One of President Bush's first legislative challenges in 2006 is getting Congress to continue domestic anti-terrorism laws. The president has signed a temporary measure extending those powers through February 3.
White House Spokesman Trent Duffy says President Bush is not satisfied with the short-term extension of the anti-terrorism laws, but he signed the measure because U.S. law enforcement needs expanded powers.
First passed following the September 2001, terrorist attacks in New York and Washington, the so-called Patriot Act was due to expire at the end of 2005. Senators approved a six-month extension, but the Republican-controlled House agreed to just one month.
President Bush failed to win a longer extension when some Republicans joined Congressional Democrats in holding-up the measure over concerns about protecting civil liberties.
Lawmakers return to the debate in January amid new concerns about expanded powers, following the president's admission that he authorized the surveillance of telephone calls without a court warrant.
President Bush says media reports that uncovered the operation have helped America's enemies by revealing U.S. intelligence techniques. The Justice Department is investigating how reporters learned of the program.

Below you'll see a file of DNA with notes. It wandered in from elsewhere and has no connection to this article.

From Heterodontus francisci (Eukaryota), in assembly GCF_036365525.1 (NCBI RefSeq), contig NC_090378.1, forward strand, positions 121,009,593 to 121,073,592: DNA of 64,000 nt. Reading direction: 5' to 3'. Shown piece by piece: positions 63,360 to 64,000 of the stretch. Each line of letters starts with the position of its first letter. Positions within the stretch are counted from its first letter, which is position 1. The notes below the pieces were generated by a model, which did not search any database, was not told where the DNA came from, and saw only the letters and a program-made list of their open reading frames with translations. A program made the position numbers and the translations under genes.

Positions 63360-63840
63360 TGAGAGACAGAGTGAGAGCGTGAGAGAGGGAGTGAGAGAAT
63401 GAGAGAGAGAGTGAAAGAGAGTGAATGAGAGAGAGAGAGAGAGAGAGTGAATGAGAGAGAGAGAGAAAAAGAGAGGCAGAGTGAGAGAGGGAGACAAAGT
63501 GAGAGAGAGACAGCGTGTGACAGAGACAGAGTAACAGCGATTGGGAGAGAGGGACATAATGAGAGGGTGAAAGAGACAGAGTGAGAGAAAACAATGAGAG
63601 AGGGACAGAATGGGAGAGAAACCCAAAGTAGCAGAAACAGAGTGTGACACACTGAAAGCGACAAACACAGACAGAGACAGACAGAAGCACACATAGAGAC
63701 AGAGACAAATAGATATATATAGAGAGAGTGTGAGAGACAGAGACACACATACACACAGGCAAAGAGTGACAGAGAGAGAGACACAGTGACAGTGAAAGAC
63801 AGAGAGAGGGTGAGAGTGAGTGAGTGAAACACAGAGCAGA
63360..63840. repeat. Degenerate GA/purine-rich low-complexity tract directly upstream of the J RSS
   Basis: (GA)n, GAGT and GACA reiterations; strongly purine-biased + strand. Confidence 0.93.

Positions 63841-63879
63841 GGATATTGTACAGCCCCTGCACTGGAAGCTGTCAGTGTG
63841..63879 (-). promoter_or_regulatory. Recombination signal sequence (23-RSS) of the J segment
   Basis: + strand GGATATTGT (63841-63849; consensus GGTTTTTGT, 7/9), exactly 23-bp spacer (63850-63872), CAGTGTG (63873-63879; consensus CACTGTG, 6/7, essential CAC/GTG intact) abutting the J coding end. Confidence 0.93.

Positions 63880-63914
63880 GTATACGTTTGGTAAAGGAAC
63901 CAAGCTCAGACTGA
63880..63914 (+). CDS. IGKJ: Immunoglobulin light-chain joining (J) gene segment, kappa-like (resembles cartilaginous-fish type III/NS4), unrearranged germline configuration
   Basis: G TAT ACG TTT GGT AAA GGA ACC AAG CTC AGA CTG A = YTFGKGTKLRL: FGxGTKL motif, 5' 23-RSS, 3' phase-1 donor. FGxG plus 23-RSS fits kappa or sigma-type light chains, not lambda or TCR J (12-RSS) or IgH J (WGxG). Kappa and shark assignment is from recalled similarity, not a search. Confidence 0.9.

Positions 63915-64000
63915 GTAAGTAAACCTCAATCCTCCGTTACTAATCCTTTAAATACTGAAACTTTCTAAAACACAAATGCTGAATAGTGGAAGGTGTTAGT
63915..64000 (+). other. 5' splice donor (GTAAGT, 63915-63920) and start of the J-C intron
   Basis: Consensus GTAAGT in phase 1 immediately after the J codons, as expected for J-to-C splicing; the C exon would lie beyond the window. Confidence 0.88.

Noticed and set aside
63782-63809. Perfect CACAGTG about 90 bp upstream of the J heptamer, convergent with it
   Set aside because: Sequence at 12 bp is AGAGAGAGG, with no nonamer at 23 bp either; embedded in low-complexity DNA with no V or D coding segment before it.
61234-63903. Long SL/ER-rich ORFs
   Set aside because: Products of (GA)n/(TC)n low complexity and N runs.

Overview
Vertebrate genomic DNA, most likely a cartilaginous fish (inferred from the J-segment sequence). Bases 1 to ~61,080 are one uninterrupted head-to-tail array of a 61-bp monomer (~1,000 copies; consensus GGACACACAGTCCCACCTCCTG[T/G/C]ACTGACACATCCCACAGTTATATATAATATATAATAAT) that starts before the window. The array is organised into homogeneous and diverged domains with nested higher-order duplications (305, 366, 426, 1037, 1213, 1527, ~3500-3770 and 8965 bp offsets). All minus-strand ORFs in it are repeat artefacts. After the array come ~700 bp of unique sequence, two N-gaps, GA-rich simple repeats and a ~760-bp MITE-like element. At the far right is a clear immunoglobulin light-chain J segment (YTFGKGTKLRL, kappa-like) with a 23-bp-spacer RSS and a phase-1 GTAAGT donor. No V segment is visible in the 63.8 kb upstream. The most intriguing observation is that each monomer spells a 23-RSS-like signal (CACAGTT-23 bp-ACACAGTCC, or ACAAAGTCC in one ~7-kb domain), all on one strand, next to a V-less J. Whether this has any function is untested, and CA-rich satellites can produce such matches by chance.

President Bush says the Patriot Act protects American civil liberties, because it has broad Congressional and judicial oversight. Speaking to reporters before the holidays, Mr. Bush said extending those powers is a matter of protecting America from further violence. "The terrorists still want to hit us again. There is an enemy that lurks - a dangerous group of people, who want to do harm to the American people, and we must have the tools necessary to protect the American people," he said.
President Bush said Democrats are playing politics with national security. "The Senators obstructing the Patriot Act need to understand that the expiration of this vital law will endanger America, and will leave us in a weaker position in the fight against brutal killers," he said.
Senate Democratic leader Harry Reid said his party resents having its patriotism questioned, because it is raising concerns about broader police powers to seize library records and conduct roving wiretaps.
White House officials initially said President Bush would not accept any temporary extension of the Patriot Act, and even threatened to veto a massive defense bill, unless the powers were fully reauthorized.
With a one-month extension now in place, Spokesman Trent Duffy says the president is going to work hard with Congress in 2006 to make sure the Patriot Act is fully renewed.